Courtney Love has opened the first museum exhibition of her artwork at the Lyman Allyn Art Museum in New London, Connecticut.
“Mentoring Courtney Love: David LaChapelle and Courtney Love” showcases Love’s artwork and examines the role artist David LaChapelle has played in mentoring the musician’s experiments in a new medium. Love’s artwork on display are all portraits sketched on paper using a variety of methods such as pastel, watercolor, graphite, colored pencil, charcoal, acrylic and marker. Some are self-portraits, such as this one shown here courtesy of the museum. It’s titled “Don’t You Know Who I Am, 2012.”
David LaChapelle is an artist and photographer who focuses on realistic portraits. He was a protégé of Andy Warhol.
“Mentoring Courtney Love: David LaChapelle and Courtney Love” runs until August 10. If you can’t make it to the exhibition, a 360-degree view is available on the museum’s website.
[Image courtesy the Lyman Allyn Art Museum]
This photo pretty much speaks for itself. I came across this interesting snapshot in a shop in Tangier, Morocco. Sting and Bruce Springsteen got to this shop before me and stopped for a photo with the owner.
I like what this image says about the three people. The owner is obviously pleased to have two music superstars in his shop, Sting is being his usual overly serious self and Bruce looks like he’s loving his trip.
Unfortunately the owner wasn’t around and his assistant didn’t know enough English to tell me more about this shot. To me the two stars look younger than they do now and my hunch is that this was taken in the ’90s. Can any fans out there enlighten us?
[Photo by Sean McLachlan]
For any child of the ’80s, Bryan Adams is that clean-cut Canadian rock star with a steady string of hits. While he’s not as big as he once was, he’s still making great music and going on tour.
What many people don’t know about him is that he’s also an accomplished photographer. He’s been published in magazines such as Esquire and Interview and has done numerous shows at top venues such as the Saatchi Gallery in London.
Adams takes advantage of his superstar status to get other famous musicians to pose for him. Check out the image of Amy Winehouse below. He’s also photographed Queen Elizabeth II and got that image used on a Canadian postage stamp.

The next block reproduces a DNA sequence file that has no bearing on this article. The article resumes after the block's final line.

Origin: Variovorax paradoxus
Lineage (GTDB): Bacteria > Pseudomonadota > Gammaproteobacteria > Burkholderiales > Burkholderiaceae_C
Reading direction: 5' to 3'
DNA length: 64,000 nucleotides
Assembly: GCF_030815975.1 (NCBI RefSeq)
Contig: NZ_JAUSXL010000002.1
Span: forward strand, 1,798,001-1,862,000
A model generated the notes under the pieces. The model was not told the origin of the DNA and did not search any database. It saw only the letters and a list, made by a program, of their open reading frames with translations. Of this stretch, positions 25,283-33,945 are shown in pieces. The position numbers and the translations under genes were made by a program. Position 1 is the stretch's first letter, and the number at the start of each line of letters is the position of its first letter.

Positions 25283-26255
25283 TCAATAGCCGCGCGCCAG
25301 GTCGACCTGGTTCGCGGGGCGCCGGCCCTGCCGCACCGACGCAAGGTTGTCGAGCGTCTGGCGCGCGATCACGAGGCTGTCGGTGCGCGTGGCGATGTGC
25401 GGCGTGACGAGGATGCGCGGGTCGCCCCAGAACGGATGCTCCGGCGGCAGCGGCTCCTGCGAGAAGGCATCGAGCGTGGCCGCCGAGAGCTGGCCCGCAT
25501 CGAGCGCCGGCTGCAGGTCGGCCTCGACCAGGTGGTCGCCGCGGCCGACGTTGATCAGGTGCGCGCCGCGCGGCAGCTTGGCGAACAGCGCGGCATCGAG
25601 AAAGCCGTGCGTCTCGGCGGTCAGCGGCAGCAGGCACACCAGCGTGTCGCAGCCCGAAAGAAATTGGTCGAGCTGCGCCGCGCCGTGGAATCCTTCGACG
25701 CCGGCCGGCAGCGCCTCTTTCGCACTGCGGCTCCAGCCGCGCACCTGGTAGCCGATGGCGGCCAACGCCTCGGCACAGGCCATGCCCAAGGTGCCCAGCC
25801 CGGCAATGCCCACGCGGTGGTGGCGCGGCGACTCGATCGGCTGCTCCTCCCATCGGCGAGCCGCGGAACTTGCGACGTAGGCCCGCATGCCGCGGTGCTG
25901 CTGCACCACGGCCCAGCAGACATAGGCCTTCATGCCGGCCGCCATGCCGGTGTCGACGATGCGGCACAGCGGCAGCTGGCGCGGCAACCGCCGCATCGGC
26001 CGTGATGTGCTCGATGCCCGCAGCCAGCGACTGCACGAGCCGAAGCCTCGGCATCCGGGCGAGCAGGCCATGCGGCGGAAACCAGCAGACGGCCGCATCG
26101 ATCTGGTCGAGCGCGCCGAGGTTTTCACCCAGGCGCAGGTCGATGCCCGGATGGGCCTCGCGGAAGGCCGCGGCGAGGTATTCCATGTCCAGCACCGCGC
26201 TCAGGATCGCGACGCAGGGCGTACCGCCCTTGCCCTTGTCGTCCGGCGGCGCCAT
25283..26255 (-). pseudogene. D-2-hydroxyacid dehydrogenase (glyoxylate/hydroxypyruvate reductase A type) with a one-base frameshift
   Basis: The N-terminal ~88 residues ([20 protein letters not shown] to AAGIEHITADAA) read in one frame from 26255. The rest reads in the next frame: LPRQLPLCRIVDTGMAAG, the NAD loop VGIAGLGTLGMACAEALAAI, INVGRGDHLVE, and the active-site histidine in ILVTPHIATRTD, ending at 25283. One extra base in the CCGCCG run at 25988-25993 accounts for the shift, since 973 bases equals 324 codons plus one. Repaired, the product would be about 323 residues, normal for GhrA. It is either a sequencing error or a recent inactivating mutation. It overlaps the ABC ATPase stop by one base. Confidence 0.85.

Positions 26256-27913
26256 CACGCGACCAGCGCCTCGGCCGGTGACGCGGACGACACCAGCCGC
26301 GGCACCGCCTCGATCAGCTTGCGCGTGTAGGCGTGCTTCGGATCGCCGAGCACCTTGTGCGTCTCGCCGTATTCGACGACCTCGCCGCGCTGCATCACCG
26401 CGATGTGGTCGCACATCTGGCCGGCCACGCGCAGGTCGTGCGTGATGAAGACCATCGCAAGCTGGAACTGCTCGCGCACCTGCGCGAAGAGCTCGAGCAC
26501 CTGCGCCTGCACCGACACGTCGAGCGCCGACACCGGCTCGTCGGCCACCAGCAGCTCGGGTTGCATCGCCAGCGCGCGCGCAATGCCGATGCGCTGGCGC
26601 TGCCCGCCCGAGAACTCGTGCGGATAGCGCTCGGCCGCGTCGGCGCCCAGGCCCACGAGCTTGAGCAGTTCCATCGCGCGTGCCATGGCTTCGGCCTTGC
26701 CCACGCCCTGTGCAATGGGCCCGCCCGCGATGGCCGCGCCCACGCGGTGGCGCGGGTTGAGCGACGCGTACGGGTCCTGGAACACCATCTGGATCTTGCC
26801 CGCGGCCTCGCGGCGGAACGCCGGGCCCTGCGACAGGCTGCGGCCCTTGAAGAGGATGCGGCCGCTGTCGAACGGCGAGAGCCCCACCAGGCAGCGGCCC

Now his latest show has opened at the NRW-Forum in Düsseldorf, Germany. “Bryan Adams – Exposed” features a cross-section of his best work from the past couple of decades. Some 150 portraits of artists are included as well as numerous new works. Some of his newer images go beyond his circle of superstar friends to portray wounded British servicemen from the conflicts in Iraq and Afghanistan, like this image of Private Karl Hinett.”I took my first photos with a small camera that belonged to my parents,” Adams said in a press release issued by the NRW-Forum. “The subjects of my first film, in the mid 1970s, were concert photos of the Beach Boys, parking lot walls, my girlfriend in the bathroom, my Mom, my piano, just everyday things, but exactly the things I could see around me.”
“Bryan Adams – Exposed” runs until May 22.
[Images copyright Bryan Adams]
When you think of edgy, hip places to stay, I’d venture a guess that Motel 6 isn’t the first place that comes to mind. But the budget lodging chain is hoping to change that with a new promotion – providing free rooms to a few up-and-coming touring rock bands. The marketing gurus at Motel 6 have asked the bands to blog and tweet about their stays, hoping that the buzz will build brand recognition and positive association among younger customers.
The bands, which were chosen by a music promotion company called Primary Wave Music, will receive six weeks of accommodation at Motel 6 locations along the tour routes. The bands aren’t being told what to say about Motel 6, but the company is obviously hoping for positive press. Even the budget motel has been hit hard by declining travel, with occupancy rates down 5-7% over the last year. Jeff Palmer, VP of marketing, is hoping the promotion will help get Motel 6 back on track, and earn the company some new, younger customers. “If they stay with us young, maybe they’ll remain brand loyal,” he said.
Rock on, Motel 6.
There is perhaps no rock and roll neighborhood more legendary than Laurel Canyon in Los Angeles.
This steep wooded canyon, just a short drive from the Sunset Strip, has been home to more rockers per square foot than anywhere on this planet. In it’s glory days, one may have come across Jim Morrison, Frank Zappa, Glenn Frey, David Crosby, Joni Mitchell, Mama Cass, Micky Dolenz, and countless other stoned rockers getting their morning paper with coffee mug in hand, or something like that.
“Laurel Canyon: The Inside Story of Rock and Roll’s Legendary Neighborhood,” is a fascinating book which explores this wild neighborhood. Its author, Michael Walker, recently spent some time with LA Times journalist August Brown discussing what remains of the iconic rock star homes and how one might go about finding them.
If you’re a classic rock fan and planning to visit LA any time soon, spare a moment to drive through this wild canyon with Walker’s book in hand; it’s the most famously anonymous part of Los Angeles that few tourists ever visit.